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Bimaterial Interface
The Experts below are selected from a list of 312 Experts worldwide ranked by ideXlab platform
Roberto Ballarini – 1st expert on this subject based on the ideXlab platform

a cohesive zone model for cracks terminating at a Bimaterial Interface
International Journal of Solids and Structures, 1997CoAuthors: Alberto Romeo, Roberto BallariniAbstract:Abstract Linear elastic fracture mechanics (LEFM) does not provide a realistic propagation criterion for a crack tip touching a Bimaterial Interface. In fact, LEFM predicts that the crack penetrates the Interface at either zero or infinite value of the characteristic applied load, depending on the relative stiffness of the bonded materials. This paper presents a cohesive zone model that provides a propagation criterion for such cracks in terms of the parameters that define the relation between the crack opening displacement and the traction acting along the crack surfaces. Extensive numerical results are presented for the case of constant cohesive traction, σ o associated with a critical crack tip opening displacement, η c . A quantitative evaluation of the effective toughening resulting from the presence of the Interface is presented, for both small scale and large scale bridging, in terms of the Dundurs parameters (α and β), and ρ 2 / L , where ρ 2 is proportional to the small scale critical cohesive zone length and L is a characteristic length of the crack problem. In particular, universal results for small scale bridging are presented as where k c and δ c are, respectively the critical stress intensity factor and critical cohesive zone length, λ is the power of the stress singularity associated with the elastic crack touching the Interface, and A and B ∗ are universal functions. These equations generalize those derived from the Dugdale model for a homogeneous medium. It is shown through the analysis of a finite length crack that for a relatively wide range of αβ and ρ 2 / L values, the presence of the Interface has a rather insignificant effect on the critical stress, and the elastic singularity associated with a crack terminating at the Interface between two dissimilar elastic materials dominates the stress field within an extremely small neartip region.

a crack very close to a Bimaterial Interface
Journal of Applied Mechanics, 1995CoAuthors: Alberto Romeo, Roberto BallariniAbstract:This paper presents the plane elastostatics analysis of semiinfinite crack perpendicular to a perfectly bonded Bimaterial Interface. Both cases of the crack approaching the Interface and penetrating the Interface are addressed. The distance from the tip of the crack to the Interface is 6. A singular integral equation approach is used to calculate the stress intensity factor, K 1 , and the crackopening displacement at the Interface, η, as functions of 6, the Dundurs parameters a and β, and the stress intensity factor k 1 associated with the same crack terminating at the Interface (the case δ = 0). The results are presented as K I = k 1 δ 1/2λ f(α, β) and η = Ck 1 δ 1λ η(α, β) where λ is the strength of the stress singularity associated with δ = 0, f and η are functions calculated numerically and C is a material constant. These results can be used to determine the stress intensity factor and crack opening displacement of cracks of finite length 2a with one tip at a distance 6 from the Interface for δ/a << 1. The selected results presented for a crack loaded by a uniform farfield tension in each halfplane show that the stress intensity factors approach their limits at a relatively slow rate.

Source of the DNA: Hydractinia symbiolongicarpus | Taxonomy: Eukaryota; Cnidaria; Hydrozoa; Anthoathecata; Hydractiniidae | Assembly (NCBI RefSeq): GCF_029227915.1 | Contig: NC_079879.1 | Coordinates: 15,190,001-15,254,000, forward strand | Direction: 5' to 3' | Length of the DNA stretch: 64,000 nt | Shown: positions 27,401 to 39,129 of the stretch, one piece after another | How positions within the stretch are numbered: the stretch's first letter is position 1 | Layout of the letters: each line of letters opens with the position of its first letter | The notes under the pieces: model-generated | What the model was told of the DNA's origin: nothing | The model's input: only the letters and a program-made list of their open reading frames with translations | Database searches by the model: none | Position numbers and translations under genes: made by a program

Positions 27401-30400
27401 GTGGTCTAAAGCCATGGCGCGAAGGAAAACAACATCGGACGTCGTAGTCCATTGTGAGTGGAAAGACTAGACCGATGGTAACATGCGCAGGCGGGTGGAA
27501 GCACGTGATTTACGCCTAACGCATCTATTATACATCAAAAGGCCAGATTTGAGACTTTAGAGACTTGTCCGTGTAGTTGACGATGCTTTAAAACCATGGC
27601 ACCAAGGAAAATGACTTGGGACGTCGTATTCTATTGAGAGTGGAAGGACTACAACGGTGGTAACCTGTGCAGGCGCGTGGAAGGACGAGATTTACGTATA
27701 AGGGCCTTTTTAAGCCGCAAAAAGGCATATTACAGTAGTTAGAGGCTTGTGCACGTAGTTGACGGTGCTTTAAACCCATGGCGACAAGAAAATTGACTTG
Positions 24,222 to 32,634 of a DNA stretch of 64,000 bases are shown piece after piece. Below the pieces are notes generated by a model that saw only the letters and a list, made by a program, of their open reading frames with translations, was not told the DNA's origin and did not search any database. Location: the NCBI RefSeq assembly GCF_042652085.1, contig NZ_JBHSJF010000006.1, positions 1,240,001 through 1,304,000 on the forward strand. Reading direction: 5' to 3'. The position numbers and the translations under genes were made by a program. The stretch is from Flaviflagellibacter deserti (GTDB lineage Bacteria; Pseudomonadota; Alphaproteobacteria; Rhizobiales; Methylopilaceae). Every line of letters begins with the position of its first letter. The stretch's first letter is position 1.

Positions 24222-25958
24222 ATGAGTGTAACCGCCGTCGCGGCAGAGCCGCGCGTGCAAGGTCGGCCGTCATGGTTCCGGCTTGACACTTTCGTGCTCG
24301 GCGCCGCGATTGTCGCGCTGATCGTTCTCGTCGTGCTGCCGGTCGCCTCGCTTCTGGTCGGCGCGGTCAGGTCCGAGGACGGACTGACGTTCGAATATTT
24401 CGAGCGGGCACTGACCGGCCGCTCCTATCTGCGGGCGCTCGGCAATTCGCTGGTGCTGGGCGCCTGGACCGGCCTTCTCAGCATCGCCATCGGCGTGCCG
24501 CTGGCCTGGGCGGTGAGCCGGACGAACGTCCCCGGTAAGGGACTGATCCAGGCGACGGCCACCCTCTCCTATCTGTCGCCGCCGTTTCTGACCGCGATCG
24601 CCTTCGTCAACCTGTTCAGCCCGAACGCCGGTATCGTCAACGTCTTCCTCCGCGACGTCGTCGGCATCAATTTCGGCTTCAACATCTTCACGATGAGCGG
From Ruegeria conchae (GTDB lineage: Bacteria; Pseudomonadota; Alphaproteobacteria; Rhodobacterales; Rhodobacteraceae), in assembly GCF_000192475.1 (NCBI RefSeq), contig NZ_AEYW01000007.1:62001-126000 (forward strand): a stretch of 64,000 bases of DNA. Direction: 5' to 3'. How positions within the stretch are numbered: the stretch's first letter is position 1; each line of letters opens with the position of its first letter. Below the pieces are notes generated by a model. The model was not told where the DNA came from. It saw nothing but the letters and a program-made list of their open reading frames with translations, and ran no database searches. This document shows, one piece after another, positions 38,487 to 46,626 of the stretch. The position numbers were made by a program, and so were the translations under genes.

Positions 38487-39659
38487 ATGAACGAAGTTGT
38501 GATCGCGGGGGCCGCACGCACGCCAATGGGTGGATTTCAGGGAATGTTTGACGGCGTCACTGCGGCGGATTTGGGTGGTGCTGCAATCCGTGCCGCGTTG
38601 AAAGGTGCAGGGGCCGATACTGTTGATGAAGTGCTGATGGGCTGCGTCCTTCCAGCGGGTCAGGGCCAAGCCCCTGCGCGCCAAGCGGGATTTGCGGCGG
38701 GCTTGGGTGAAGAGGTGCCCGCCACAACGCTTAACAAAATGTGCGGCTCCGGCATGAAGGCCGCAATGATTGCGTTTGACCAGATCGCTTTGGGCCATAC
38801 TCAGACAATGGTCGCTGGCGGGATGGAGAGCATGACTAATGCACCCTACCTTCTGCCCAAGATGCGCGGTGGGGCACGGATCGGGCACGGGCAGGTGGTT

A Crack Very Close to a Bimaterial Interface
Journal of Applied Mechanics, 1995CoAuthors: Alberto Romeo, Roberto BallariniAbstract:This paper presents the plane elastostatics analysis of semiinfinite crack perpendicular to a perfectly bonded Bimaterial Interface. Both cases of the crack approaching the Interface and penetrating the Interface are addressed. The distance from the tip of the crack to the Interface is 6. A singular integral equation approach is used to calculate the stress intensity factor, K 1 , and the crackopening displacement at the Interface, η, as functions of 6, the Dundurs parameters a and β, and the stress intensity factor k 1 associated with the same crack terminating at the Interface (the case δ = 0). The results are presented as K I = k 1 δ 1/2λ f(α, β) and η = Ck 1 δ 1λ η(α, β) where λ is the strength of the stress singularity associated with δ = 0, f and η are functions calculated numerically and C is a material constant. These results can be used to determine the stress intensity factor and crack opening displacement of cracks of finite length 2a with one tip at a distance 6 from the Interface for δ/a
Naoaki Noda – 2nd expert on this subject based on the ideXlab platform

Stress Concentration of an Ellipsoidal Inclusion of Revolution in the Vicinity of a Bimaterial Interface
Transactions of the Japan Society of Mechanical Engineers. A, 2020CoAuthors: Naoaki Noda, Yasuhiro MoriyaamAbstract:This paper deals with a stress concentration problem of an ellipsoidal inclusion of revolution in a Bimaterial body under tension. The problem is formulated as a system of singular equations with Cauchytype or logarithmictype singularities, where unknowns are densities of body forces distributed in the rand zdirections in Bimaterial boodies having the same elastic constants of those of the given problem. I order to satisfy the boundary conditions along the ellipsoidal boundary, four fundamental density functions proposed in the previous paper are used. Then the body force densities are approximated by a linear combination of fundamental density functions and polynomials. The present method is found to yield rapidly converging numerical results for stress distribution along the boundaries of both the matrix and inclusion even when the inclusion is very close to the Bimaterial Interface. Then, the effect of Bimaterial surface on the stress concentration factor is discussed with varying the distance from Bimaterial Interface, shape ratio, and elastic ratio.